The two Defense Department civilian workers who were killed when a US sailor opened fire at Pearl Harbor Naval Shipyard earlier this week have been identified.
Vincent J. Kapoi, a metals inspector apprentice, and Roldan A. Agustin, who worked as a shop planner at the naval shipyard, were shot and killed on Wednesday, Joint Base Pearl Harbor-Hickman officials said in a statement.
Kapoi’s sister, Theona Kapoi, described her brother as “easy-going, fun-loving, ‘let’s do this’ man.”
“There are so many unanswered questions. We all have to be honest: It changes nothing, because we can’t bring him back. What we do have to do, and we must do, is honor his memory, keep him alive in our hearts — and please keep him in your hearts, and always remember good times,” Theona Kapoi said in a statement Friday.
A third victim who was injured during the shooting remains hospitalized in critical condition, Norman Dominesey, Naval Criminal Investigative Service special agent in charge, told reporters on Friday.
Gabriel Antonio Romero, an active-duty US Navy sailor, opened fire at the Pearl Harbor Naval shipyard on Wednesday, US Navy officials said.
Within 23 seconds, he shot three civilian workers and killed himself, Dominesey said.
Romero, who was from Texas, was a machinist’s mate auxiliary fireman assigned to the USS Columbia attack submarine. The submarine was in a dry dock at the base for standard maintenance work.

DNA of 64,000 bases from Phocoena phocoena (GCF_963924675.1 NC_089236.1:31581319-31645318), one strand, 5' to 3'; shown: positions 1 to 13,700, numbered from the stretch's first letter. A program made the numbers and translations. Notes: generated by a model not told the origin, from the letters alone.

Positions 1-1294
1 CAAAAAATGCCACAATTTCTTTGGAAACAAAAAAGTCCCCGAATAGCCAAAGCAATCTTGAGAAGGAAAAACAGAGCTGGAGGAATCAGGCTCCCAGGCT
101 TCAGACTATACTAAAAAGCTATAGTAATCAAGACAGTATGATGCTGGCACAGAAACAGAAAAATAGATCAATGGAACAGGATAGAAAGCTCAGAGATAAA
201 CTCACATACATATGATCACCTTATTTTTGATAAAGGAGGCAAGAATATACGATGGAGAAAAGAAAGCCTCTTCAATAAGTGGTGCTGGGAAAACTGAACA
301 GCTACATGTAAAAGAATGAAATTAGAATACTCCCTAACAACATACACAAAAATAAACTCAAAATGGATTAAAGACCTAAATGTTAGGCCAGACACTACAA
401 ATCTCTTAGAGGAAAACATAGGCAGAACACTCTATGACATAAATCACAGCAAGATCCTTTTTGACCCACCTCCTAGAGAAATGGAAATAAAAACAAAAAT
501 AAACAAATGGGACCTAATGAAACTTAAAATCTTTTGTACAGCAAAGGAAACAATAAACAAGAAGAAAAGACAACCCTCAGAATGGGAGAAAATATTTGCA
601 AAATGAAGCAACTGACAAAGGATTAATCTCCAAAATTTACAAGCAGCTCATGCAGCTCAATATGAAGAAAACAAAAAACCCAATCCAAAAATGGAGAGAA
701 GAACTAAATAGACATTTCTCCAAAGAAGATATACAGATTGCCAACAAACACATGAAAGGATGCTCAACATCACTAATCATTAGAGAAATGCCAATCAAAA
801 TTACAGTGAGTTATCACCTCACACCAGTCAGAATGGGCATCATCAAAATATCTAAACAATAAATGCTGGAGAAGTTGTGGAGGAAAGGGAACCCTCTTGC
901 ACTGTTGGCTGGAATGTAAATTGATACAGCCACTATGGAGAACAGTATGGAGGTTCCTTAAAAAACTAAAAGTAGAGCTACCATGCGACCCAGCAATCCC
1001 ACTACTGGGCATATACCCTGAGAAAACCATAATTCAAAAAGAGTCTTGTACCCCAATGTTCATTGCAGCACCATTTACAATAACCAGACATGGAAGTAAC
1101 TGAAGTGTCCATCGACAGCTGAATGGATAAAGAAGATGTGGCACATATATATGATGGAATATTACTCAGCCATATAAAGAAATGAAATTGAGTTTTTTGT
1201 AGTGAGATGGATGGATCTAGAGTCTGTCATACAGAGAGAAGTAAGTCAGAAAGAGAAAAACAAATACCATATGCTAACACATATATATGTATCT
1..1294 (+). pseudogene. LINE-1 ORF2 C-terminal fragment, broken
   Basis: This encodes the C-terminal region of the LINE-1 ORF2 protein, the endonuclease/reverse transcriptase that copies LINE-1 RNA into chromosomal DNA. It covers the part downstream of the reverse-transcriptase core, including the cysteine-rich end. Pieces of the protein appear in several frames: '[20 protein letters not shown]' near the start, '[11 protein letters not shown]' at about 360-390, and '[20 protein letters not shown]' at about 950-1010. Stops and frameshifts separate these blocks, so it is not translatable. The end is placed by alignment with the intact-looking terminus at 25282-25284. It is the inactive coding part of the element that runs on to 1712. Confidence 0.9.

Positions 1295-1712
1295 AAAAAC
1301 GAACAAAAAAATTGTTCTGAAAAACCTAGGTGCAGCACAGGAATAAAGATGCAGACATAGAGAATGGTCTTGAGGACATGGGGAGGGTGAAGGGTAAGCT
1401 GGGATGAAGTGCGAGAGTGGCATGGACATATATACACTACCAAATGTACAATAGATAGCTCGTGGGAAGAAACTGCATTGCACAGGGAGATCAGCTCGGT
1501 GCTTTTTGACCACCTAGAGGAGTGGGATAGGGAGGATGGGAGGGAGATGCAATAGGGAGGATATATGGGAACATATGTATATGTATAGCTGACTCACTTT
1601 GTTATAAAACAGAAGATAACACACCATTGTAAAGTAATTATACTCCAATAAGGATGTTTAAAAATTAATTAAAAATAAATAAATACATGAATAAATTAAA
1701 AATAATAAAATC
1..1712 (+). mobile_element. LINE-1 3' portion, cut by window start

The US sailor enlisted in December 2017 and completed boot camp and then the Navy’s submarine school on June 2018. He submarine was his first duty station, according to biographical data provided by the US Navy.
Authorities were still investigating a possible motive on Friday but officials do not believe the shooting was associated with terrorism.
“At this time this act does not appear to have been motivated by any particular ideology,” FBI Special Agent Sam Miranda told reporters.
Miranda said it appears that Romero acted alone.
The shooting took place just three days before National Pearl Harbor Remembrance Day, when the nation commemorates those who died in the December 7, 1941, Japanese attack on Pearl Harbor that thrust the United States into World War II.
It was 78 years ago Saturday that the Imperial Japanese Navy attacked Pearl Harbor, killing more than 2,000 Americans and destroying a significant share of US battleships and airplanes.
An annual commemoration ceremony at the Pearl Harbor Visitor Center is expected to take place as planned on Saturday, a spokeswoman for the Pearl Harbor National Memorial said.